POCATELLO — “Poky pride” apparently isn’t the only spirit at Pocatello High School.
On Wednesday’s series premiere of A&E’s “Ghost Hunters” reboot, Grant Wilson and his team of investigators traveled to Pocatello High School where they debunked several urban legends surrounding the historic school and also encountered multiple instances of paranormal activity.
Brandon Alvis is the paranormal technician on the new “Ghost Hunters” team, and on Thursday he spoke to the Idaho State Journal via telephone to talk about his time investigating the oldest school in the Gate City.
“What an amazing location,” Alvis said about Pocatello High, built in 1892. “This is one of the first times ever that a high school has been investigated in this capacity. It was such a cool experience and honor to investigate Pocatello High School for our first episode.”
Alvis and the rest of the “Ghost Hunters” team used a vast array of technical equipment to investigate the school for two nights, including binaural microphones that allow for supersonic human hearing, ambisonic microphones that provide 360-degree audio recording and data loggers to document the entire environmental condition associated with the school. Before the investigation even started the team’s paranormal historian, Mustafa Gatollari, conducted extensive research surrounding numerous myths and stories involving otherworldly occurrences at the school.
Some of these legends include the story of a school librarian who, after a relationship ended poorly, committed suicide by hanging herself from a chandelier in the library located on the second floor of the school’s main building. Another legend is the story of a boy who haunts the school after he drowned in a swimming pool located somewhere at Pocatello High.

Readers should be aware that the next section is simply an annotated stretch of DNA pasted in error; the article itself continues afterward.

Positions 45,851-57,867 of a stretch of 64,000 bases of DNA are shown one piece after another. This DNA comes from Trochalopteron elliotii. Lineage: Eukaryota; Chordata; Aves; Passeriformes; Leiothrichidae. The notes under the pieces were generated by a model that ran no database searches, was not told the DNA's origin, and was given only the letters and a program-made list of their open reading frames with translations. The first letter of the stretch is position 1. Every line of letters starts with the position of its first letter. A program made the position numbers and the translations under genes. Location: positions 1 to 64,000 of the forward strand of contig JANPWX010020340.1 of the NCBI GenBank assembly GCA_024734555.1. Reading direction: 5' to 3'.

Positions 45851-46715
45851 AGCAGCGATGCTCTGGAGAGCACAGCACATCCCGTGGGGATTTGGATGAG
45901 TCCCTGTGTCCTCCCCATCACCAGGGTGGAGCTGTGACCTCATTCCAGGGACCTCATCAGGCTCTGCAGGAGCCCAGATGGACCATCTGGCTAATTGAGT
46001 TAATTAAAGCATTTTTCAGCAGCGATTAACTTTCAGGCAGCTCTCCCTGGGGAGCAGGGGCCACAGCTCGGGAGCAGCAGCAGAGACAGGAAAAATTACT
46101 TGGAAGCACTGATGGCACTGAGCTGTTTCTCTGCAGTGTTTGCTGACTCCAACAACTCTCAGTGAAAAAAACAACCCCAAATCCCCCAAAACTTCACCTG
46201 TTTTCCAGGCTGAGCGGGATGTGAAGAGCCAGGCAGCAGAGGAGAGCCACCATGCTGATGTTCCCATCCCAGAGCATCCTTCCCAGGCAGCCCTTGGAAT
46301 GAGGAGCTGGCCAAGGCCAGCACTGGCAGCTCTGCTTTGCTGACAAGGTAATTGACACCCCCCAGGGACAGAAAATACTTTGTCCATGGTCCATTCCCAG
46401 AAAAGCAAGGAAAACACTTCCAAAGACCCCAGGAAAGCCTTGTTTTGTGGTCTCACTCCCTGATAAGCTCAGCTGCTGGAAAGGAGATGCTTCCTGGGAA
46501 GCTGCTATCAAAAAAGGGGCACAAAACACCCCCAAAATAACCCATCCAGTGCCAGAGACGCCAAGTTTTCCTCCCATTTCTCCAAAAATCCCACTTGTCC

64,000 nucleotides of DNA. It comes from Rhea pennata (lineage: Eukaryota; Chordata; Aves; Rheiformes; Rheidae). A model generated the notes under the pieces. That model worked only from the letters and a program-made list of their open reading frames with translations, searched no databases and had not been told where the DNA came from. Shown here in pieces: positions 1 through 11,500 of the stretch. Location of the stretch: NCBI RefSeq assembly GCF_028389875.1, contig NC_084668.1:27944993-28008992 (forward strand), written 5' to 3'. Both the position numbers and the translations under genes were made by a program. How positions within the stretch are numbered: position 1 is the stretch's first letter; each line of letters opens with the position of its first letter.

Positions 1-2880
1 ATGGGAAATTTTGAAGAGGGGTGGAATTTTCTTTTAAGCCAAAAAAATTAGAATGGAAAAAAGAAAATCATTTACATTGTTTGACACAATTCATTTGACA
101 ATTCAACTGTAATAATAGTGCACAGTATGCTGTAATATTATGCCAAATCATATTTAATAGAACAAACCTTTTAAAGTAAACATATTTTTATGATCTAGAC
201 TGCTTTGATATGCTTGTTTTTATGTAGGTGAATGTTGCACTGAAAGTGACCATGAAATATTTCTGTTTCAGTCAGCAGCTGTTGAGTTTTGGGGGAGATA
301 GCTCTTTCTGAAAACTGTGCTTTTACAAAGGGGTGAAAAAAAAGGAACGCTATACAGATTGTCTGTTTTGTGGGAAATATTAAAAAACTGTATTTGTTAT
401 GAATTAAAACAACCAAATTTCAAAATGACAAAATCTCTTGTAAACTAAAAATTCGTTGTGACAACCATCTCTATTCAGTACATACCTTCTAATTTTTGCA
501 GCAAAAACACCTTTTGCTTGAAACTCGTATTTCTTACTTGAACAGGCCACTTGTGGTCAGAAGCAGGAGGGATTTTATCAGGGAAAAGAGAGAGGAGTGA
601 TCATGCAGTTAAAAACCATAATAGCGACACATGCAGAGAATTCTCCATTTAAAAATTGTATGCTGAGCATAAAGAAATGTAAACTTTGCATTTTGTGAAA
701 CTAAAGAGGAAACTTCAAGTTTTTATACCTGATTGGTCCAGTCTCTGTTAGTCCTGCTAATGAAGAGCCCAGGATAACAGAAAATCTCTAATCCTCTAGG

Others have reported hearing voices at various locations throughout the school, seeing shadowy figures standing in windows or on the auditorium balcony, or smelling perfume when no one else is around. And then there is the most compelling piece of paranormal evidence in the viral security camera footage of nearly five years ago that depicts lights inside the school flickering rapidly as what appears to be a ghostly apparition hovers out of a women’s restroom.
The video from December 2014 is likely not as authentic as previously believed, however. During the first night of the investigation, Wilson and Alvis used a ladder to examine the security camera that captured the footage and uncovered a large dust bunny that they said likely wavered back and forth in front of the camera, giving the appearance of an apparition.
“That figure coming out of the bathroom and going back is not an apparition. It is a cobweb moving back and forth,” Wilson tells Alvis during the show.
Pocatello High School Principal Lisa Delonas told the Journal during a Thursday phone interview that she also believed the shadowy figure was a dust bunny.
“The ghost in the hallway, we always knew it was a cobweb,” she said. “We actually went up and removed the cobwebs. So I thought about pranking my faculty. I just never thought it would go viral.”
The “Ghost Hunters” team also interviewed local historian Arlen Walker, who worked as a foreign language and photography teacher at Pocatello High School from 1972 to 1999. Walker told the team that the glass chandelier was not installed at the school until 1974, and since that time there have been no reported deaths inside the school, which again debunked one of the oldest myths surrounding the school.
Though Walker quashed the hanging librarian legend, he still believes the school is haunted by some type of paranormal entity.
”In all those years when I was there working late at night with a few other teachers and some students many strange things happened,” Walker said. “We heard bumps and noises. Though I wouldn’t say that it wasn’t haunted, I never experienced anything scary or unsettling.”
Regarding the often retold story of a boy drowning in a pool at Pocatello High School, the school never actually housed a swimming pool, meaning it would have been impossible for such an incident to have occurred, Delonas said.